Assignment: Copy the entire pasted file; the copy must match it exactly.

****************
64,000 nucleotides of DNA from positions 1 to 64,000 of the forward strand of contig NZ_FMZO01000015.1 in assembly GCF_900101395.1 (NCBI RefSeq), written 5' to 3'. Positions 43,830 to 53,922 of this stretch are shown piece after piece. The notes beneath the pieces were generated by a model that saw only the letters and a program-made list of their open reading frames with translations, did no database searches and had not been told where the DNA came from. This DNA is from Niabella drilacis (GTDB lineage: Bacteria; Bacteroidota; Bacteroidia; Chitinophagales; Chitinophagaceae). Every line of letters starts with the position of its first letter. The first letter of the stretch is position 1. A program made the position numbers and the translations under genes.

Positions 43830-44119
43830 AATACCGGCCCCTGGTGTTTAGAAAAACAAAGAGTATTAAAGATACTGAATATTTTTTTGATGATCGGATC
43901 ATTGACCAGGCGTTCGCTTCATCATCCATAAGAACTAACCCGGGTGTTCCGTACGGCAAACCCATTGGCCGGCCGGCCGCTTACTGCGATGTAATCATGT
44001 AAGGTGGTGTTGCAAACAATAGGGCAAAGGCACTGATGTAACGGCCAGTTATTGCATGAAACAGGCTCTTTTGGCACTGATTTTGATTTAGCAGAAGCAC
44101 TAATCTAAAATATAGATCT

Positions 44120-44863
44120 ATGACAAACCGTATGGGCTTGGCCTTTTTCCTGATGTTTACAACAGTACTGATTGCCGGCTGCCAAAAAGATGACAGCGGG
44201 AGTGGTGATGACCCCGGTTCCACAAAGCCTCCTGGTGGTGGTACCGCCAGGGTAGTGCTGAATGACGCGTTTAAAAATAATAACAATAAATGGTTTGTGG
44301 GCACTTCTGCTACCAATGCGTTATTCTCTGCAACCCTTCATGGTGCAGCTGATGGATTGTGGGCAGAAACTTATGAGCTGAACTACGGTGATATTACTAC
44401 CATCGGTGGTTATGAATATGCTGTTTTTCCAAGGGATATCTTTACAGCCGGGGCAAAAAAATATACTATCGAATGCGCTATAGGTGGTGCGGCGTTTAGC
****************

64,000 nucleotides of DNA from positions 1 to 64,000 of the forward strand of contig NZ_FMZO01000015.1 in assembly GCF_900101395.1 (NCBI RefSeq), written 5' to 3'. Positions 43,830 to 53,922 of this stretch are shown piece after piece. The notes beneath the pieces were generated by a model that saw only the letters and a program-made list of their open reading frames with translations, did no database searches and had not been told where the DNA came from. This DNA is from Niabella drilacis (GTDB lineage: Bacteria; Bacteroidota; Bacteroidia; Chitinophagales; Chitinophagaceae). Every line of letters starts with the position of its first letter. The first letter of the stretch is position 1. A program made the position numbers and the translations under genes.

Positions 43830-44119
43830 AATACCGGCCCCTGGTGTTTAGAAAAACAAAGAGTATTAAAGATACTGAATATTTTTTTGATGATCGGATC
43901 ATTGACCAGGCGTTCGCTTCATCATCCATAAGAACTAACCCGGGTGTTCCGTACGGCAAACCCATTGGCCGGCCGGCCGCTTACTGCGATGTAATCATGT
44001 AAGGTGGTGTTGCAAACAATAGGGCAAAGGCACTGATGTAACGGCCAGTTATTGCATGAAACAGGCTCTTTTGGCACTGATTTTGATTTAGCAGAAGCAC
44101 TAATCTAAAATATAGATCT

Positions 44120-44863
44120 ATGACAAACCGTATGGGCTTGGCCTTTTTCCTGATGTTTACAACAGTACTGATTGCCGGCTGCCAAAAAGATGACAGCGGG
44201 AGTGGTGATGACCCCGGTTCCACAAAGCCTCCTGGTGGTGGTACCGCCAGGGTAGTGCTGAATGACGCGTTTAAAAATAATAACAATAAATGGTTTGTGG
44301 GCACTTCTGCTACCAATGCGTTATTCTCTGCAACCCTTCATGGTGCAGCTGATGGATTGTGGGCAGAAACTTATGAGCTGAACTACGGTGATATTACTAC
44401 CATCGGTGGTTATGAATATGCTGTTTTTCCAAGGGATATCTTTACAGCCGGGGCAAAAAAATATACTATCGAATGCGCTATAGGTGGTGCGGCGTTTAGC